The ministry of the Old Testament priests imperfect:
v. 6. Now, when these things were thus ordained, the priests went always into the first tabernacle, accomplishing the service of God.
v. 7. But into the second went the high priest alone once every year, not without blood, which he offered for himself and for the errors of the people;
v. 8. the Holy Ghost this signifying, that the way into the holiest of all was not yet made manifest while as the first tabernacle was yet standing;
v. 9. which was a figure for the time then present, in which were offered both gifts and sacrifices, that could not make him that did the service perfect, as pertaining to the conscience;
v. 10. which stood only in meats and drinks, and divers washings, and carnal ordinances, imposed on them until the time of reformation.
The sacred writer now refers to the form of worship in these two parts of the Tabernacle: These matters having been thus arranged, into the fore tent, indeed, the priests enter continually, accomplishing their ministrations, but into the inner the high priest alone once a year, not without blood. When the Tabernacle had been constructed according to God's directions and all the equipment put into place as He had ordered, the priests took up their work, performing all the acts of their ministerial office as the Law prescribed. Their work took them into the outer tent every day, regularly, since the offering of incense had to be done both morning and evening, Exo_30:7-9. The lamp also, with its everlasting light, had to be trimmed with the same regularity. But so far as the inner tabernacle was concerned, the daily use and entrance of the Most Holy Place was forbidden. Only once every year, on the tenth day of the seventh month, the high priest, and he alone, entered into this shrine, performing the special work which was laid upon him by the precepts of the Day of Atonement. At least three times he put aside the heavy curtain which veiled the Most Holy Place, taking with him first the incense, then the blood of the bullock, which atoned for his own sins and those of his house, and finally the blood of the goat for the sins of the people. The offering of blood, therefore, the sprinkling of blood against the mercy-seat, was the essential part of the high priest's ministry on that day. See Lev_16:1-34. That was the divine rule for the performance of the priestly functions in the Tabernacle and, to some extent, in the Temple.
But all this was typical and prophetical for the time of the New Testament: The Holy Spirit signifying this, that the way into the Holiest was not yet manifest as long as the first tent still was in place. While the worship of the Jews was still being carried on in Tabernacle and Temple, in a so-called Most Holy Place, while the veil still separated even the priests from the shrine, the inner sanctuary, during the entire time of the Old Testament, in fact, the Holy Spirit intimated that the true access to God had not yet been furnished, that the restoration of perfect fellowship between God and man had not yet taken place. "The very object of the division of the Tabernacle into two rooms, an outer and an inner, was to impress men with the fact that the way of access had not actually been disclosed. " (Dods.) Now that the veil has been rent, matters have reached a different stage, Mat_27:50-51. There is no more need of a Levitical priesthood; we have unhindered access to the Throne of Grace.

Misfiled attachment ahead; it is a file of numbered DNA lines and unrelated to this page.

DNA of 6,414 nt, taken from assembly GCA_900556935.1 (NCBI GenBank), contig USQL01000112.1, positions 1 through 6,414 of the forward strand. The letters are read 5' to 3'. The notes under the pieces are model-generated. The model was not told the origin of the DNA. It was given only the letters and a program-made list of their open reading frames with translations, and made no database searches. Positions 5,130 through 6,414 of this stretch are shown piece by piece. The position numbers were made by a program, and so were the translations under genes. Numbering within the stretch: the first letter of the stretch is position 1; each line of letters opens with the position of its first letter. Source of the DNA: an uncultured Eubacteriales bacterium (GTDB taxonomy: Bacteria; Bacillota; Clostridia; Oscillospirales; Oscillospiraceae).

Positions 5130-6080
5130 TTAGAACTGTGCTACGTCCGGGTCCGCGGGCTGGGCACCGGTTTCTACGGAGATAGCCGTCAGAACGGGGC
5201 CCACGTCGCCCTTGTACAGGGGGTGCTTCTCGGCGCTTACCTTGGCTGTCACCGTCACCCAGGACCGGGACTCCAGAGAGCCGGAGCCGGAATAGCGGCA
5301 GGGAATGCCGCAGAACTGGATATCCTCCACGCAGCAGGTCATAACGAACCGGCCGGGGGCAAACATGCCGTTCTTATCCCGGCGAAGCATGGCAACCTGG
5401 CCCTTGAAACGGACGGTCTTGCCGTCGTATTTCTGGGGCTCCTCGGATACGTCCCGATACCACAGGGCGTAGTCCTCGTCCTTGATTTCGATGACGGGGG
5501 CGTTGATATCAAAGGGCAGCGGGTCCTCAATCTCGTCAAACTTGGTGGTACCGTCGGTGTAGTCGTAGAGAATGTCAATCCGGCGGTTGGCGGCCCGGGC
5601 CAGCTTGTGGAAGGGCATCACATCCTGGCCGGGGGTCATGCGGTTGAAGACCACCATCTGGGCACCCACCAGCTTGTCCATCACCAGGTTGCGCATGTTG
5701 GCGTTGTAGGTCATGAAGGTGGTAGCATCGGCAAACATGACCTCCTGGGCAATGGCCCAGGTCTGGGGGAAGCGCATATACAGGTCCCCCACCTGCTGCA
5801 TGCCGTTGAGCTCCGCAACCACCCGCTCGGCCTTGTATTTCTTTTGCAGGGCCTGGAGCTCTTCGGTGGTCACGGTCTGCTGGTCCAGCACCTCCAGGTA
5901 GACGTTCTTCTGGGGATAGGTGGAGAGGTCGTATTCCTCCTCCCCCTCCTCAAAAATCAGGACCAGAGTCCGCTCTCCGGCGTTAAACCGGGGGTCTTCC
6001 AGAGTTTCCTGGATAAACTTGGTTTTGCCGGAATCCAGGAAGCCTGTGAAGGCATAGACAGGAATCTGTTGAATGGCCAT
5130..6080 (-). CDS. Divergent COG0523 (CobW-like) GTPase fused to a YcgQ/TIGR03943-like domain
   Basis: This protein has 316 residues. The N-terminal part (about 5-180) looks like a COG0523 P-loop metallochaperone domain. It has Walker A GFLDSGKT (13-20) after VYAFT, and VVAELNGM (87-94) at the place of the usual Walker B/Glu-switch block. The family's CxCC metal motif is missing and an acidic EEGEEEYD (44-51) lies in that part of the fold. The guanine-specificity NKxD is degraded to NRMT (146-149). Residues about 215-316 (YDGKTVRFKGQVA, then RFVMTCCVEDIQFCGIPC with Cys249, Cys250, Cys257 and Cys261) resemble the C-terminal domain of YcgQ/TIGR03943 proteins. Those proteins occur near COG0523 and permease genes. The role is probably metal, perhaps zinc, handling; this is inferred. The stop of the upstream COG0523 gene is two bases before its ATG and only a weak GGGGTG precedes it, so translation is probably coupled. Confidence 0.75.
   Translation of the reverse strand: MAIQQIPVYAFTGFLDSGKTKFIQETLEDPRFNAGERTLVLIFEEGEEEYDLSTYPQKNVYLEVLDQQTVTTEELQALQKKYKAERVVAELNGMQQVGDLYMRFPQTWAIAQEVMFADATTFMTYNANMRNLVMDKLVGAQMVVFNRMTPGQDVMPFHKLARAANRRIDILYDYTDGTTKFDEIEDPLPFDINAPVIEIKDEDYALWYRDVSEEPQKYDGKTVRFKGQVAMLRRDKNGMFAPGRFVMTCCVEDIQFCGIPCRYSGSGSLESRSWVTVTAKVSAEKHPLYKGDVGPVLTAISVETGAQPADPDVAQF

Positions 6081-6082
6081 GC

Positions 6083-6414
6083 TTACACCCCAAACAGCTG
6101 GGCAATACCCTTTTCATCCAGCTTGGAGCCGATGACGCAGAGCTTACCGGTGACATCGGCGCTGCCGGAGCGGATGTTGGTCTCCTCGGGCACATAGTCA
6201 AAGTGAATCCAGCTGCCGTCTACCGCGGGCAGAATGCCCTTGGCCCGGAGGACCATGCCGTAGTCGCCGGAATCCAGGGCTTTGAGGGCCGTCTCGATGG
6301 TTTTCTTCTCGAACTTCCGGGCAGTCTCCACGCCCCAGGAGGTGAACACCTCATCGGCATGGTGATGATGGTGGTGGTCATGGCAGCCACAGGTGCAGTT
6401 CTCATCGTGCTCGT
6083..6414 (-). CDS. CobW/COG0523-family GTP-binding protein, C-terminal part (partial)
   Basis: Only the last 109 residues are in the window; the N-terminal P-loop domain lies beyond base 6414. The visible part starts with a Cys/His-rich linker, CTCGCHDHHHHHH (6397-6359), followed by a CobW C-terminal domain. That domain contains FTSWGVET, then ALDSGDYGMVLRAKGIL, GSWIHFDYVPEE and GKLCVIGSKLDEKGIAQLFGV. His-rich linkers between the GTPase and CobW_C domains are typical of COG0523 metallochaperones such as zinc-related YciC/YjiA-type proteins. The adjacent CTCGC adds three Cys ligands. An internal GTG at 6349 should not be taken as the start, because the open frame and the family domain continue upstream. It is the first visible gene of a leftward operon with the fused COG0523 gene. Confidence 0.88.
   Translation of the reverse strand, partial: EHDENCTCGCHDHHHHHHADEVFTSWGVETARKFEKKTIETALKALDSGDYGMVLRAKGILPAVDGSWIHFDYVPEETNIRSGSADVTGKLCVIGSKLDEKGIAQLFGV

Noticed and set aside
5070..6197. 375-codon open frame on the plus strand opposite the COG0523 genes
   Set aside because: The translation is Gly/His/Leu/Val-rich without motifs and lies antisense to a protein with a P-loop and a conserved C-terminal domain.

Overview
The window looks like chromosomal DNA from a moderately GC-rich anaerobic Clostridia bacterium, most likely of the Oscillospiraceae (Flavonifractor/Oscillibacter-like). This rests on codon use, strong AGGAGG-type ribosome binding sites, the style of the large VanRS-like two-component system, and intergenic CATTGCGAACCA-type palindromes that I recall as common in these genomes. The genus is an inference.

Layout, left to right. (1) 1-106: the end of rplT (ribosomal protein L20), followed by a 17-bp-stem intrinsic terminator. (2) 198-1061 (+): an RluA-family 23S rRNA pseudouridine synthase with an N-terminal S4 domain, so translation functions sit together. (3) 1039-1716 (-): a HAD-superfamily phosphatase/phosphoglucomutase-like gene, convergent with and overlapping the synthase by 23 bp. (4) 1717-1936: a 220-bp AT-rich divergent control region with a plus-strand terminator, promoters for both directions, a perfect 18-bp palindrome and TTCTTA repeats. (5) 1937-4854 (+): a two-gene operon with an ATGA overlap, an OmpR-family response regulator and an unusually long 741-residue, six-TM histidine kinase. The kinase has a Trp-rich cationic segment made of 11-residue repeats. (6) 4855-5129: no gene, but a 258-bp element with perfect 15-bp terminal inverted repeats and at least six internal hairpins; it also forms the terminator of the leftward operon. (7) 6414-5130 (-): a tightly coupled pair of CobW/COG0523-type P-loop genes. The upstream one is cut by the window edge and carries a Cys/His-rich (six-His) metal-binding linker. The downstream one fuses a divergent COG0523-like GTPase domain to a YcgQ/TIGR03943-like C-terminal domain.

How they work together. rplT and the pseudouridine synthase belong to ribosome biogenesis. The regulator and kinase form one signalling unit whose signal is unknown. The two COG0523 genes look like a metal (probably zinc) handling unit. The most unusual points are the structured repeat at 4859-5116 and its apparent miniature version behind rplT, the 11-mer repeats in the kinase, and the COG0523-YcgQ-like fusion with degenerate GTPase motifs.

But so far as the Tabernacle and its appointments were concerned, the writer again emphasizes: Which is a figure for the time present, according to which are offered both gifts and sacrifices that cannot possibly make him that renders the service perfect as pertaining to conscience, relating only to food and drink and a variety of washings, ordinances of the flesh imposed until the time of correction. The fact that there was a first part of the Tabernacle distinct from the Most Holy Place was a continual lesson for the time being, for the time and the people of the Old Testament; whenever they looked at the double tent and remembered its significance, they were to think of the more perfect way of salvation which was to be revealed in the Messianic period. It was in accordance with the purpose of the Tabernacle that men brought gifts and sacrifices; these offerings were required of them at that time. But all these sacrifices in themselves could not possibly render the conscience of any worshiper perfect and clean. They were of no real value in themselves, but only inasmuch as they were types of the perfect offering to be made by Christ. These gifts and sacrifices were connected only with matters of food and drink, Lev_11:1-47; Num_6:2-4; Lev_10:8-11; Lev_11:34, with various washings, religious ablutions for the purpose of ceremonial purification, Exo_29:4; Lev_11:1-47; Lev_14:2-9; Lev_15:5-13; Lev_16:4; Lev_16:24-28; Num_8:7; Num_19:17-21. All these were merely external ordinances pertaining to the flesh, to the consecration of the body, and they were supposed to remain in force only until the time of emendation, or correction, until the better covenant would be inaugurated and be in force. Thus it was evident that the entire Old Testament was imperfect and could not produce perfection, could put no man into such a state as would make him acceptable before God.